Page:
Southend is well-known for its record-breaking pier, award-winning amusement park and busy beaches.

However, many of the thousands of people who visit our city may be unaware of its picturesque twin town in Poland with several surprising similarities to Southend.

Echo: Pride of Sopot - the wooden pierPride of Sopot - the wooden pier (Image: Pixabay)

Sopot, situated in the north of the country on the Baltic coast, has been Southend's twin town since October 1999 and, like the Essex city, is known for its wonderful hotels, beaches, pubs and restaurants that make it an attractive spot for summer holidays.

Strikingly, it is also known for its historic pier which is the pride of the town - and the longest wooden pier in Europe.

At 511.5 metres, Sopot pier  - called "molo" in Polish - is not quite as long as Southend's, which extends 1.33 miles into the Thames Estuary and is famous for being the longest pleasure pier in the world.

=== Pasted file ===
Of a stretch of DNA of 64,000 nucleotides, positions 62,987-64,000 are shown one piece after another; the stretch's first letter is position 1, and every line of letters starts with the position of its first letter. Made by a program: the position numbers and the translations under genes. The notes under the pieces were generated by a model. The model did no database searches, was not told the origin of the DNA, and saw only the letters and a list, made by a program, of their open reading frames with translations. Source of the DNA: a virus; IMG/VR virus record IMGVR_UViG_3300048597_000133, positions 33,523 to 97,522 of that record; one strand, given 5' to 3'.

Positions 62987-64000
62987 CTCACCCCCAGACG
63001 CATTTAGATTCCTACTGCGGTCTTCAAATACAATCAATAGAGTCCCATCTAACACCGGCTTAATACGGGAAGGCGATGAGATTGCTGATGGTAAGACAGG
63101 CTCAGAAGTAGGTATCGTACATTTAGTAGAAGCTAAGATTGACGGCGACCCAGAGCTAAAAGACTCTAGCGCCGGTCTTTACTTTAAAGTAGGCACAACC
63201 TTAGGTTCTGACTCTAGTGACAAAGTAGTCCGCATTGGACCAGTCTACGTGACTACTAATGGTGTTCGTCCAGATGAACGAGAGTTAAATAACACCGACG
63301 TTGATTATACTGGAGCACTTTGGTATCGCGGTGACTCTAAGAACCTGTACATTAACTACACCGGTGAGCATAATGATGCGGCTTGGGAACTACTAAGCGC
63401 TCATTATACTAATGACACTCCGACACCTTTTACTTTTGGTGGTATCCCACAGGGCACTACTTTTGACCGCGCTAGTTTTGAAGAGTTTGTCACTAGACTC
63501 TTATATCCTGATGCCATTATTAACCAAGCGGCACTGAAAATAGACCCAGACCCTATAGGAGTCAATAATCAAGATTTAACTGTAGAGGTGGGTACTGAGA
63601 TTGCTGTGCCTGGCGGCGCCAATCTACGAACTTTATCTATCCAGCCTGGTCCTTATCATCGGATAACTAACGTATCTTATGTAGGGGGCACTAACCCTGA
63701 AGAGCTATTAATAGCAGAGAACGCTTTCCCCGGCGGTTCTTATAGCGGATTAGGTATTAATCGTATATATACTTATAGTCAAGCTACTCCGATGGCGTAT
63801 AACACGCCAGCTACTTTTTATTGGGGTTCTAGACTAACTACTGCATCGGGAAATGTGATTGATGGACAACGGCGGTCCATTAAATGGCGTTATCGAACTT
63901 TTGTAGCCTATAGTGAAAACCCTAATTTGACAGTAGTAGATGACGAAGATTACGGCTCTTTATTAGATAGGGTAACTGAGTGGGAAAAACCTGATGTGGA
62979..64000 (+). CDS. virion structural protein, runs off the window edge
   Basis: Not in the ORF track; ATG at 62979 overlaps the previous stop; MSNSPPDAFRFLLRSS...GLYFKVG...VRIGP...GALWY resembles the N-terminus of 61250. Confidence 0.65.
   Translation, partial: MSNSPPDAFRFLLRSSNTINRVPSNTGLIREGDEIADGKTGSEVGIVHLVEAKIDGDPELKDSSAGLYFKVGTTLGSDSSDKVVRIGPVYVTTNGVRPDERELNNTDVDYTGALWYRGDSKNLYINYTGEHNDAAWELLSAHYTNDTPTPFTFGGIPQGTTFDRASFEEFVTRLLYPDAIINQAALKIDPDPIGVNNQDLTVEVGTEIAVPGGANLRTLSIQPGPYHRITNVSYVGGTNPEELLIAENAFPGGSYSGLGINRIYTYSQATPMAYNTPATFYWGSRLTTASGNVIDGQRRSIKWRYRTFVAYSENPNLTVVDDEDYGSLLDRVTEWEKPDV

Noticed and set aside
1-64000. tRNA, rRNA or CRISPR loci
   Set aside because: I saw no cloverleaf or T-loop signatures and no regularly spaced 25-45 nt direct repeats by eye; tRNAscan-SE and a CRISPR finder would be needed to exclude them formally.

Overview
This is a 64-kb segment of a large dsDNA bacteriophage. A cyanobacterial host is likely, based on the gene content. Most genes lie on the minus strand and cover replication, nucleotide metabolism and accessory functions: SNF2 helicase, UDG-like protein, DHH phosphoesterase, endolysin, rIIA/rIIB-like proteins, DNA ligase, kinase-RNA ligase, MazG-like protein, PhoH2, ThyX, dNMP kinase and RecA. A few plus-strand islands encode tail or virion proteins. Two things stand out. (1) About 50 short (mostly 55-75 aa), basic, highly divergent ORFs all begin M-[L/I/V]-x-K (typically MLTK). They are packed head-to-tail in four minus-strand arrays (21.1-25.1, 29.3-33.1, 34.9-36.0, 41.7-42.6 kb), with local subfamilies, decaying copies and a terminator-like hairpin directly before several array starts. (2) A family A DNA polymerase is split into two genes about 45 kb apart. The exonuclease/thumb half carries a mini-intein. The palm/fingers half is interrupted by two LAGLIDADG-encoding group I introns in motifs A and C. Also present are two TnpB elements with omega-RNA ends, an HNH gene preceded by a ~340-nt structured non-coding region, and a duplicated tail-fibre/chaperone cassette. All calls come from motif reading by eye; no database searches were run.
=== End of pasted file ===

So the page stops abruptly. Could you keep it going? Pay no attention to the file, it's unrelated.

Echo: Aerial image of picturesque SopotAerial image of picturesque Sopot (Image: Pixabay)

Surrounded by a large forest to the west and Gdansk Gulf to the east, Sopot is also well-connected to Poland's capital with Warsaw being just more than two hours away by train.

Perhaps the most remarkable coincidence, Sopot, which has been dubbed the Polish Riviera, also has its own crooked house. The unusually shaped building, named Krzywy Domek, is part of the Rezydent shopping centre and was inspired by fairy tale illustrations.

The Crooked House in Southend is the oldest attraction at Adventure Island and still as popular as it was decades ago when the theme park was known as Peter Pan's.

Echo: Sopot boasts Europe's longest wooden pierSopot boasts Europe's longest wooden pier (Image: Canva)

Over the years, the relationship between Southend and Sopot has continually been strengthened.

Twinning signs were put up at the gateway to Southend on the A127 in 2001 to declare the link between the two seaside towns two years after they were twinned.

Youngsters from the twin town visited the borough to discover its highlights first hand in a special visit in 2010 and its deputy mayor and civic dignitaries have regularly visited the city, stopping off at Roots Hall, Chase High School and the University of Essex site in the past.